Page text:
I am enjoying my life to the full, and hope to continue for quite some time. But I also intend, before the endgame looms, to die sitting in a chair in my own garden with a glass of brandy in my hand and Thomas Tallis on the iPod - the latter because Thomas's music could lift even an atheist a little bit closer to Heaven - and perhaps a second brandy if there is time. Oh, and since this is England I had better add: 'If wet, in the library.'
Who could say that is bad? Where is the evil here?
* * * * *
The bravest person I've ever met was a young boy going through massive amounts of treatment for a very rare, complex and unpleasant disease. I last saw him at a Discworld convention, where he chose to take part in a game as an assassin. He died not long afterwards, and I wish I had his fortitude and sense of style.
I would like to think my refusal to go into care towards the end of my life might free up the resources for people such as him.
* * * * *
I have met Alzheimer's sufferers who are hoping that another illness takes them away first. Little old ladies confide in me, saying: 'I've been saving up my pills for the end, dear.'
What they are doing, in fact, is buying themselves a feeling of control. I have met retired nurses who have made their own provisions for the future with rather more knowledgeable deliberation.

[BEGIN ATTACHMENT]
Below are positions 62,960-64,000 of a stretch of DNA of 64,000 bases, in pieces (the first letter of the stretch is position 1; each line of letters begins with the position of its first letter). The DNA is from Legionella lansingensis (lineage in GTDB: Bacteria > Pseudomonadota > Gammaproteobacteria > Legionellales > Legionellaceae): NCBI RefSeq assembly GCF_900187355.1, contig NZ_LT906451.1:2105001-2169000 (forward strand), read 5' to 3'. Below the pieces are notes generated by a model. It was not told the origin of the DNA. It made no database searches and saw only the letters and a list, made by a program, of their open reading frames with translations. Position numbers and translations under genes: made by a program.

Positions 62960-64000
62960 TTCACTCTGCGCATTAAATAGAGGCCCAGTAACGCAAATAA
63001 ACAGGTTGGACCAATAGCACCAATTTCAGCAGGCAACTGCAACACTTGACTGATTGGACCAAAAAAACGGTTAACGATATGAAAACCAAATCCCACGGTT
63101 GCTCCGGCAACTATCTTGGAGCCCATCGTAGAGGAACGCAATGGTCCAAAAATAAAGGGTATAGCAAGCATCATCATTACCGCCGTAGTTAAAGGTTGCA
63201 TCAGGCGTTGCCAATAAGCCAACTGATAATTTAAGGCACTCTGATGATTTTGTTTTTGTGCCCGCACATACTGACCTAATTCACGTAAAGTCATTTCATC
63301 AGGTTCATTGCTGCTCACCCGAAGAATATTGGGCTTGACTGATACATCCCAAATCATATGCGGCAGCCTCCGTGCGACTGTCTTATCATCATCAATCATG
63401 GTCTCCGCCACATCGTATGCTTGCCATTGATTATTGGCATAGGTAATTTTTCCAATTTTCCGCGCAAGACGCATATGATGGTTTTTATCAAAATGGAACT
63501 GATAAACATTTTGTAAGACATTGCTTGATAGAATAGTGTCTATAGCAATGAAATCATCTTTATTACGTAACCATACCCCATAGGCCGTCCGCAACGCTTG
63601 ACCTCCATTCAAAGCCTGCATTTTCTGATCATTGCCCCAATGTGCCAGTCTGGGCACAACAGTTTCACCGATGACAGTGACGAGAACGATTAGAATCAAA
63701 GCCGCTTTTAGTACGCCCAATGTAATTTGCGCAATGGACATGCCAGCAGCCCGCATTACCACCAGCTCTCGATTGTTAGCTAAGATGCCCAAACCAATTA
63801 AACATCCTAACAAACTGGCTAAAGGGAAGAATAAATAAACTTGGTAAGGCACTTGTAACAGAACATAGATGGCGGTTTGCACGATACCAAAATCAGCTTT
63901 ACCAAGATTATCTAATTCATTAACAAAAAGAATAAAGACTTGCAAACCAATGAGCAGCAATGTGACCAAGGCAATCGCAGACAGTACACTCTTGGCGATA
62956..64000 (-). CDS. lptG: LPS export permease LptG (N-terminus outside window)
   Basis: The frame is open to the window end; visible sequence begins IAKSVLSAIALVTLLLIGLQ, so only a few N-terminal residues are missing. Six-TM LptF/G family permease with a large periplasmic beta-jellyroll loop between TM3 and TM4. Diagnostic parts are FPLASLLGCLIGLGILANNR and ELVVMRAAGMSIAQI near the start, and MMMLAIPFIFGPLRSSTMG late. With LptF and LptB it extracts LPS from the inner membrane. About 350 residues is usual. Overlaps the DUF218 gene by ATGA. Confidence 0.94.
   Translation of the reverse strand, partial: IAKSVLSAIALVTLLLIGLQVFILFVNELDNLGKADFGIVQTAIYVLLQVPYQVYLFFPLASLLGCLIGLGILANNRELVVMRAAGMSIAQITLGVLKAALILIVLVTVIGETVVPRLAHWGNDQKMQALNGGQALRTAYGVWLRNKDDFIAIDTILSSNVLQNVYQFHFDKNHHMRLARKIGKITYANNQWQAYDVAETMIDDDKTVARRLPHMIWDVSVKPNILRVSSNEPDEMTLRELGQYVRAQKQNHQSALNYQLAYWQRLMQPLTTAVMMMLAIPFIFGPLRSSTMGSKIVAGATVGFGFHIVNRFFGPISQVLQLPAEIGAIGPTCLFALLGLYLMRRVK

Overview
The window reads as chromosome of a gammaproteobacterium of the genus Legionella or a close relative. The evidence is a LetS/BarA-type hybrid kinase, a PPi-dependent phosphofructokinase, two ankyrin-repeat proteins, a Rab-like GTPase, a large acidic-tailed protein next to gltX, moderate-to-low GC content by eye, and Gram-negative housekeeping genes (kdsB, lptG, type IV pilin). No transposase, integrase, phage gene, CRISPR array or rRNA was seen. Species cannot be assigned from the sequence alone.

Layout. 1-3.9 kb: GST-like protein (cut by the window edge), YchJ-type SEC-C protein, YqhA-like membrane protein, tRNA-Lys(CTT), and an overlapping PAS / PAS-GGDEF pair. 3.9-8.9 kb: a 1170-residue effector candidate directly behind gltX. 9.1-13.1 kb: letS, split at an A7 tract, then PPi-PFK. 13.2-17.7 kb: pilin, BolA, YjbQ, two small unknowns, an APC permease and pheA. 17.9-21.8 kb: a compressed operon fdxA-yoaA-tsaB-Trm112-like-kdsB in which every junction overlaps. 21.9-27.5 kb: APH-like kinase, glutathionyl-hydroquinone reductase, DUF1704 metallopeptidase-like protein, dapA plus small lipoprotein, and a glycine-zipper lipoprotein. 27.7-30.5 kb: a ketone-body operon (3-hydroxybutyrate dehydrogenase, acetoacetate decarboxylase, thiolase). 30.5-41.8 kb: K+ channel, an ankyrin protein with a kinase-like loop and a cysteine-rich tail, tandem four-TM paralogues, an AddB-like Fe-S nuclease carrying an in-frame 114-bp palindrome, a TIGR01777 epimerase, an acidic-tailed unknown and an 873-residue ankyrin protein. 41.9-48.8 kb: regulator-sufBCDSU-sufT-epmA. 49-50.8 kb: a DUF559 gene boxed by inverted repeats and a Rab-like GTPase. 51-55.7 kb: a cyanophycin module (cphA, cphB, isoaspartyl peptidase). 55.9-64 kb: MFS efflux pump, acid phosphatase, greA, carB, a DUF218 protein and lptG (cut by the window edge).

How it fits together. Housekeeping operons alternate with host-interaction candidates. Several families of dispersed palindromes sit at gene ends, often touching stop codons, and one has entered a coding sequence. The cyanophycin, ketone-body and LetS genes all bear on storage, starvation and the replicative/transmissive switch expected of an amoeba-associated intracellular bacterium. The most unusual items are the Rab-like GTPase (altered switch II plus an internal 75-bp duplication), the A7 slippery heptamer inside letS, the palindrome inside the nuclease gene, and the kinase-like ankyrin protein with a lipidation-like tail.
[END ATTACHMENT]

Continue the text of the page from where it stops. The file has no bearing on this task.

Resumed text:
From personal experience, I believe the recent poll [Ed: which revealed that more than three-quarters of people in Britain approve of assisted suicide for the terminally ill] reflects the views of the people in this country. They don't dread death; it's what happens beforehand that worries them.
Life is easy and cheap to make. But the things we add to it, such as pride, self-respect and human dignity, are worthy of preservation, too, and these can be lost in a fetish for life at any cost.
I believe that if the burden gets too great, those who wish to should be allowed to be shown the door.
In my case, in the fullness of time, I hope it will be the one to the garden under an English sky. Or, if wet, the library.
|Terry Pratchett, in the garden, with his brandy.|
A self-confessed atheist has become a believer after mocking God by sarcastically praying for his mother to win the lottery. However, his joke prayer was amazingly answered as the next day his mother won $1 million on the New York Lottery Sweet Million game.According to the report, 28-year-old Sal Bentivegna, who did not believe in God, told his mother to pray to her god to ask "for a million dollars." His mother, Gloria, a Catholic, would not do any such thing. Since his mother refused to, Sal mockingly 'prayed' the following: “God, I don’t know if you’re real or not, but if you are there, please let my mother win a million dollars.”
He testified, “I can’t shrug off that Jesus had a hand in it.”The odds of winning the New York Lottery Sweet Million game is 1 in 3.8 million. Two tickets would take it to 1 in 1.9 million. I'm not sure how many tickets are on a "lottery tree," but regardless, those are considerable odds.
“No pun intended, but it was a Godsend,” he said.
Gloria Bentivegna, reflecting on what had happened, is thankful to God for her winnings, but even more thankful for her son’s conversion. She said: “'God performed two miracles, a true miracle.”
By winning New York’s Sweet Million game, Gloria Bentivegna will now receive $50,000 every year for the next 20 years.